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Growing Rhubarb

Jan F M A M J J A S O N Dec

(Best months for growing Rhubarb in USA - Zone 5a regions)

P = Plant crowns

  • Easy to grow. Plant pieces of rhizome or roots 8 - 10 cm (3 - 4 in.) deep. Best planted at soil temperatures between 41°F and 68°F. (Show °C/cm)
  • Space plants: 35 inches apart
  • Harvest in approximately 1 years. You will have a stronger plant if you leave it for about a year before using..
  • Compatible with (can grow beside): Brassicas (Cabbage, Broccoli, Cauliflower, etc)
  • Young rhubarb
    Young rhubarb

Rhubarb is easy to grow in cool climates and is a perennial. Rhubarb can be left in the ground and will return a crop for many years, at least 10 to 15 years (We have one that is more than 20 yrs old). Rhubarb is quite a hardy crop but the crown will rot if in heavy wet clay soils. It can cope with dry periods. Plant in good soil and remove as many weeds as possible. Do not disturb rhubarb roots when cultivating round the plant. Better in cooler climates, but can be grown in shady areas of warm climates. You can lift and divide rhubarb to make more plants . It is best to do this when the plant is dormant ( or at least less actively growing) in winter or late autumn. It is best to wait until a plant is about 5 years old before dividing the crown but it can be moved at any age. Some of the root structure will be damaged when lifting it, so stalk production will not be so good for a few months. If you have mild winters and your rhubarb is still producing new stalks, you can continue to pick it. Although rhubarb is used in desserts and jams, it is considered a vegetable because the stalks are used not the fruit.

NB Do not eat the leaves or roots as they contain oxalic acid which is poisonous. They should not be fed to poultry or stock either.

Remove flower stalks as they appear as the plant will stop producing leaf stalks when flowering.

Rhubarb can be 'forced' by covering dormant crowns with clay pots or a cloche in early spring.

Culinary hints - cooking and eating Rhubarb

Pick stems about the thickness of your finger. Large stems will have tough 'strings' down the length of them.
Use in pies, crumbles, fools and jams. Rhubarb goes well with orange.
Will usually need sweetener.

Your comments and tips

15 Jan 18, kevin (Australia - sub-tropical climate)
I planted my rhubarb crown in October and it has been doing really well till i hit it with some nitrosol now it has completely died did i do the wrong thing
06 Jan 18, Shaybe (Australia - temperate climate)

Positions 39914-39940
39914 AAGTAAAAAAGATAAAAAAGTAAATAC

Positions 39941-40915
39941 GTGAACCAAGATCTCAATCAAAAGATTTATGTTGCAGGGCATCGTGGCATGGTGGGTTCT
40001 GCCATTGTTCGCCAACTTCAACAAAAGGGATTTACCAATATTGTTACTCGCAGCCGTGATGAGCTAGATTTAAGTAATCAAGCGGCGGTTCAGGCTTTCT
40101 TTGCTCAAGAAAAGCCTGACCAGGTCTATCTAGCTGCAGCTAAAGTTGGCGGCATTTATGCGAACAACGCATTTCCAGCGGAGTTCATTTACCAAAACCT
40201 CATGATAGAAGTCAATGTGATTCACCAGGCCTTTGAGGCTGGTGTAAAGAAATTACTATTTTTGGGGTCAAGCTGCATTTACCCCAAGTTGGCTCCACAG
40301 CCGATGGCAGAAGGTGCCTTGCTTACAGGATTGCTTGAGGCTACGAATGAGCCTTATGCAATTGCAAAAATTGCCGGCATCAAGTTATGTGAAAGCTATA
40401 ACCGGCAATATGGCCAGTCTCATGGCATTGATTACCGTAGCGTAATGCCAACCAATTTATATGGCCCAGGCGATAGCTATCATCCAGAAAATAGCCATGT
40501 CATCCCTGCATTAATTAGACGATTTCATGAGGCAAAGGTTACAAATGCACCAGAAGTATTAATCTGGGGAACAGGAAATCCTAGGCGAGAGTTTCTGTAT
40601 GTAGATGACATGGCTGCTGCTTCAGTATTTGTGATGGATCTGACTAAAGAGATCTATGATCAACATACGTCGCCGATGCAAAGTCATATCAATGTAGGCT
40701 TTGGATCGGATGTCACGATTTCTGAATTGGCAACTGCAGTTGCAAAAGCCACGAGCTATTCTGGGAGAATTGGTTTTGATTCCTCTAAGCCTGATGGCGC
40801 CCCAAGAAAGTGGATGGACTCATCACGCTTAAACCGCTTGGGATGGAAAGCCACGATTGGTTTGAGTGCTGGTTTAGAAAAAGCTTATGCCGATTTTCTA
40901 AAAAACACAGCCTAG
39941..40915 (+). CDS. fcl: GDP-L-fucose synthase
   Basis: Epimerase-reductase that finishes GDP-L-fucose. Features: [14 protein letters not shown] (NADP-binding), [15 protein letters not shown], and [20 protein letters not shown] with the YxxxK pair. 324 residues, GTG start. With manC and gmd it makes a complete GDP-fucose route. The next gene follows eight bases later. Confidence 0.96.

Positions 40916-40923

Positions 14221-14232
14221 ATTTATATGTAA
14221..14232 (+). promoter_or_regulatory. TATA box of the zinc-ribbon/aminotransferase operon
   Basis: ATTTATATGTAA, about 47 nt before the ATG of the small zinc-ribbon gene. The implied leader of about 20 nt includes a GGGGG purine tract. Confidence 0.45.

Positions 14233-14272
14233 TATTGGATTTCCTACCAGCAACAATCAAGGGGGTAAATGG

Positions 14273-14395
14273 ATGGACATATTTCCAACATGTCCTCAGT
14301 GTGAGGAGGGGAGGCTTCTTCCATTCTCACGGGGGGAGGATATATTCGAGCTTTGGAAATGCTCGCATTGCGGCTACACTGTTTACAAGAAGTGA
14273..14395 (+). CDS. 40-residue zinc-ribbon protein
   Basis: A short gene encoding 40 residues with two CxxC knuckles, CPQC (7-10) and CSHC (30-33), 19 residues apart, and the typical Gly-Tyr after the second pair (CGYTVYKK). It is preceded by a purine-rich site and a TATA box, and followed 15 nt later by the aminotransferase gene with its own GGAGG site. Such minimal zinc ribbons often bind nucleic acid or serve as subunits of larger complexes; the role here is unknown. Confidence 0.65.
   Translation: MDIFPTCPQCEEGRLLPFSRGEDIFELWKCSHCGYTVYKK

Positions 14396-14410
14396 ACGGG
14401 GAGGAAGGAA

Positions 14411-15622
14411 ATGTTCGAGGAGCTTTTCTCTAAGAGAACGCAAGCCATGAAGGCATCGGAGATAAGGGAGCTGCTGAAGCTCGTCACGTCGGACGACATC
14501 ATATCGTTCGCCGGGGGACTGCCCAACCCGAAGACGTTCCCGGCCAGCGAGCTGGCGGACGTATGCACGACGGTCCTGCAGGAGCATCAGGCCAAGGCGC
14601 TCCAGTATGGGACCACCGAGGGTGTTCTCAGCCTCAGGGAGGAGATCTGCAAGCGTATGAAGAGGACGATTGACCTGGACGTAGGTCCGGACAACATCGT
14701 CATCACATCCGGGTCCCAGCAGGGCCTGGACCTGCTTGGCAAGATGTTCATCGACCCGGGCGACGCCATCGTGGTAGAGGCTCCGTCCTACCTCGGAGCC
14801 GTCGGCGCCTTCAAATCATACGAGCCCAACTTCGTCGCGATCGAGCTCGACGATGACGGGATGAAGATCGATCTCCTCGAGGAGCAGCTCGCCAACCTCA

I planted two rhubarb crowns in late winter 2017 and they are growing well. One plant has quite green stalks and the other is a lovely pinky red. Will the green one eventually go red?
09 Jan 18, Mike (Australia - sub-tropical climate)
Maybe different varieties or one more mature than the other. Time will tell.
09 Jan 18, Mike (Australia - sub-tropical climate)
You may have two different varieties or one is more mature than the other. Time will tell.
20 Dec 17, J. Bezuidenhout (South Africa - Semi-arid climate)
Where can I buy rhubarb plants in Johannesburg
26 Dec 17, Astrid (South Africa - Semi-arid climate)
I saw some recently at Colourful Splendour Nursery in the Craighall Park area. It was the “Victoria” variety. Any Garden Shop should also be able to source for you - they get their stock from Doonholm nursery under the brand Healthy Living Herbs.
14 Dec 17, M Bray (Australia - temperate climate)
Could I plant rhubarb now & where can obtain estabilished crowns.
01 Jan 18, Tanya (Australia - temperate climate)
Any garden shops should have them, also supermarkets in their garden section sometimes have them. Or ebay sometimes have them. I brought good crowns from both ebay and from my local supermarket (look in the bulb area) only a month ago
15 Dec 17, Mike (Australia - sub-tropical climate)
Bunnings at Maroochydore Qld had them last week when I was there - so phone your local Bunnings.
04 Dec 17, Manfred (Australia - temperate climate)
I have a rhubarb plant and the leaves are turning yellow and red, what is wrong here.
Showing 1 - 10 of 371 comments

Maybe pick some - say half. My mother grew it when I was young. Last year I picked asparagus for 6 weeks and I feel I could have picked it for 3 mths.

- Mike

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This planting guide is a general reference intended for home gardeners. We recommend that you take into account your local conditions in making planting decisions. Gardenate is not a farming or commercial advisory service. For specific advice, please contact your local plant suppliers, gardening groups, or agricultural department. The information on this site is presented in good faith, but we take no responsibility as to the accuracy of the information provided.
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